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September 27, 2010

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Review: The American

Posted by on Sep 27, 2010

Trailers for The American immediately convinced me that I would like the movie, and this proved to be true.  However, the movie I ended up seeing was not the movie I expected.  The American turned out to be a meticulous, detail-oriented, and unhurried spy-thriller, with the European art-house elements so prominent in the trailer only appearing towards the end of the film.

See why I liked it, and whether it sounds like a film for you, after the jump.

George Clooney has recently done several films, like Good Night and Good Luck, Michael Clayton, and Syriana, with fairly serious subject matter, much like The American.  However, unlike these other films, George Clooney does not fire on all his guns of charm and energy.  He is a fairly restrained and emotionally reserved character in this movie, and it serves to draw attention to one of the main goals of the film: portraying the life of an assassin.  Clooney plays Jack, sometimes called Edward, a shadowy figure who is reaching the twilight of his career as a hit-man and mercenary.  The opening sequence establishes the character’s struggle with loneliness with a violence and suddenness that is quite jolting and affecting.  From there, the film continues for quite some time to show the ins and outs of operating off the grid as a killer for hire: it is lonely, quiet, and involves a large amount of waiting.  The sense of paranoia Jack must maintain at all times is quite well communicated.

The details of an assassin’s life are given great attention.  The process of Jack’s current assignment, building a custom rifle, is followed through from start to finish.  The need to travel to a different town simply to make a phone call is emphasized by showing Jack’s trip back and forth three separate times.  Jack’s expertise at late-night chases through tiny Italian streets is demonstrated by his repeated protocol of removing his shoes so that the target does not hear his approach.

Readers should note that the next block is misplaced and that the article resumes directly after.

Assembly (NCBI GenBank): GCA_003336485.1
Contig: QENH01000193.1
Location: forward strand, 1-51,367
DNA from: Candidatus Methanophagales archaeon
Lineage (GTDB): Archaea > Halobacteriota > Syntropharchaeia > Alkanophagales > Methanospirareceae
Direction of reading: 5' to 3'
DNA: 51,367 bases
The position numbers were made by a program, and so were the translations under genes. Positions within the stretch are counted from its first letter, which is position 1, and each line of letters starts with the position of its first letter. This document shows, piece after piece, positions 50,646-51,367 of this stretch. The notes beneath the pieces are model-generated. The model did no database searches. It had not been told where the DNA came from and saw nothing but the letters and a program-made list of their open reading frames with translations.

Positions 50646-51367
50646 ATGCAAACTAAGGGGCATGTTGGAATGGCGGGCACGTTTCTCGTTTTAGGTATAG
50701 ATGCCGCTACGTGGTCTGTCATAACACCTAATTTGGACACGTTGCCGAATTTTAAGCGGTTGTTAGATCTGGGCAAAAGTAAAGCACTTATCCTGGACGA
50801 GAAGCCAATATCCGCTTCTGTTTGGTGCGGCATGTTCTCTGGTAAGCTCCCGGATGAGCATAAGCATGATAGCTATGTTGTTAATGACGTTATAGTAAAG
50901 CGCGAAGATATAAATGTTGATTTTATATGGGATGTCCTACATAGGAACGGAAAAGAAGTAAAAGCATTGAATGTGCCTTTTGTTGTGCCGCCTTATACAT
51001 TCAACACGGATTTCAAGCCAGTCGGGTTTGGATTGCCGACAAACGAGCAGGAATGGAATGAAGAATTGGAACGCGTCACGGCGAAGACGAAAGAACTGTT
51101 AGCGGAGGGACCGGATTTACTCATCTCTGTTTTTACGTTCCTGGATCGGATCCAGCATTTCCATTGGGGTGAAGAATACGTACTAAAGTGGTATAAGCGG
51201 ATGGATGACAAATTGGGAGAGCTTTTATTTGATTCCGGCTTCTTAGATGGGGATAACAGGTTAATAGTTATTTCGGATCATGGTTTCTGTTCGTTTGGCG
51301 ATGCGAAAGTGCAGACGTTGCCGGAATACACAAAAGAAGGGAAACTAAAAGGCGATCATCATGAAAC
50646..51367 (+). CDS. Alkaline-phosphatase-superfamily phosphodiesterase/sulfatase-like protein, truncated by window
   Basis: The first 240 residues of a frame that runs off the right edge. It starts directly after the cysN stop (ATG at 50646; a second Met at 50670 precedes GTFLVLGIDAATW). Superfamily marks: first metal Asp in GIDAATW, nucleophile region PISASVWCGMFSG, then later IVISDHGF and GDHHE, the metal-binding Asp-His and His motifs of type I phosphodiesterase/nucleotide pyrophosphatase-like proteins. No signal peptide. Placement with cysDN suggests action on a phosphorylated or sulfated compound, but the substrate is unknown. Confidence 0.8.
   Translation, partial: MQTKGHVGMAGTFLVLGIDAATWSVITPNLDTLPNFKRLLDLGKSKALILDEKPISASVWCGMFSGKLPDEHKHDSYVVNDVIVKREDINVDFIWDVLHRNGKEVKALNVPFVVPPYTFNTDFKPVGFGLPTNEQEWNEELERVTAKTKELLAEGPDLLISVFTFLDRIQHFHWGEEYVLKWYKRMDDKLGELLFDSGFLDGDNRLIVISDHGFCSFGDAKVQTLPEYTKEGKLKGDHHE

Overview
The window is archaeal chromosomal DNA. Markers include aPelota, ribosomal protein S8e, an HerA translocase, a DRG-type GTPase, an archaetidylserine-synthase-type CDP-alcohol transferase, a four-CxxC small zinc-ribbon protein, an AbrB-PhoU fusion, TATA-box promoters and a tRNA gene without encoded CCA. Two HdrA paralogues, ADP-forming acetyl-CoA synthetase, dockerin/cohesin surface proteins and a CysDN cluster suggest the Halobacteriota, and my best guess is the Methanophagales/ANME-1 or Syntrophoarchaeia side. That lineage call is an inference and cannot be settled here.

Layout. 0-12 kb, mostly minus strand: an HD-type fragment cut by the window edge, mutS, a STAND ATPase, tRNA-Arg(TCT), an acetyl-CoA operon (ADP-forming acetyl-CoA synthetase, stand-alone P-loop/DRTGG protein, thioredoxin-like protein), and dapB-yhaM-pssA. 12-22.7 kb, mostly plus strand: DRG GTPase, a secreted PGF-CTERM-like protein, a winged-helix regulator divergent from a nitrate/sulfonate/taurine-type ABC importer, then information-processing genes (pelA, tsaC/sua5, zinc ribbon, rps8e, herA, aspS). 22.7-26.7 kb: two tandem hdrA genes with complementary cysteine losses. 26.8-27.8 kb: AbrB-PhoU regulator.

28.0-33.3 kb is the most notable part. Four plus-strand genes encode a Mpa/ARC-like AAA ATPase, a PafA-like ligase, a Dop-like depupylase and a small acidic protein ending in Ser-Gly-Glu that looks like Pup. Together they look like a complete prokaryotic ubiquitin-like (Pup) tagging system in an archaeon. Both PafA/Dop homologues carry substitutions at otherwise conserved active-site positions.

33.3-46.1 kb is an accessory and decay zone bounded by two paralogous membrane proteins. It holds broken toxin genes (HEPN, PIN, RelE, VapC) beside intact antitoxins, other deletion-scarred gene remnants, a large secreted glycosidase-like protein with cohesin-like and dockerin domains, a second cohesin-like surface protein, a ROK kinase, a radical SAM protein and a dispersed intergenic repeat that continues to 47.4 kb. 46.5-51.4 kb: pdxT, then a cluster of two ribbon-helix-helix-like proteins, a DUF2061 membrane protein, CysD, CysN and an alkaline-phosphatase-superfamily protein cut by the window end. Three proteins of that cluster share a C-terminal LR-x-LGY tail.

Which brings us to the setting: Anton Corbijn chose some really great locations and shots.  This film is beautiful.  The sweeping panoramic shots of the Italian countryside and hilltop villages are really incredible.  Also, Corbijn manages to turn the previously-mentioned tiny Italian streets from a quaint tourist attraction into claustrophobic, paranoia-inducing mazes.  One gets the feeling of being in a M.C. Escher painting, without having it pointed out to you like in Inception.

Corbijn’s major success was the well-received 2007 bio-pic Control, about Ian Curtis, the lead singer of Joy Division.  In fact, much of his previous work was either about music or specifically for music videos.  It is strange, then, that this movie has almost no soundtrack.  The silence is eerie, and works quite well, especially since it renders the moment when Jack seems like he might be able to escape his lonely life rather stirring, being accompanied with the only major use of music.

The art-house elements emerge as Jack slowly starts to desire an escape from the life of a killer.  He meets Clara, played by Violante Placido, a prostitute whose services he hires.  Somehow, despite his almost complete lack of tenderness with her, she decides to see him not as a client but as a real romantic partner.  This is completely unexplained, and I still couldn’t even begin to justify it other than to say “Hey, it’s George Clooney.”  Jack also receives the nickname “Mister Butterfly” from both Clara and the client who has hired him, due to his strange butterfly tattoo and his affinity for the creatures.  The struggle of Clooney’s character to escape the prison of his life is communicated fairly well, and I was enjoying watching his existential dilemma, right up until another character whom Jack meets, the priest Father Benedetto, explicitly states it: “You are already in hell.  You live a life without love.”  I really, REALLY wish film-makers would trust that American audiences will get the message of their movie.

I should say that I enjoy films that set out to fully establish a world or an environment or an experience.  If the plot is slow or lacking as a result, I don’t always particularly mind, provided that the world being created is interesting or well-conceived.  This was one of the main reasons I enjoyed this film.  If you need an action-driven plot, this film probably won’t be for you.  If you like atmosphere and detail in your movies, or even just a really well shot film, you’ll definitely enjoy it.  If you were looking for a film that leaves a lot of the answers to be filled in by the viewer, you might be disappointed with the way the movie hits you over the head with its moral towards the end.

  • Tom

    I still think they should have stuck with the original title of the book: “A Very Private Gentleman”. Epic.

  • I thought this looked awesome when I saw the trailer, and you just confirmed my suspicions. I will have to drag the crew out to see it.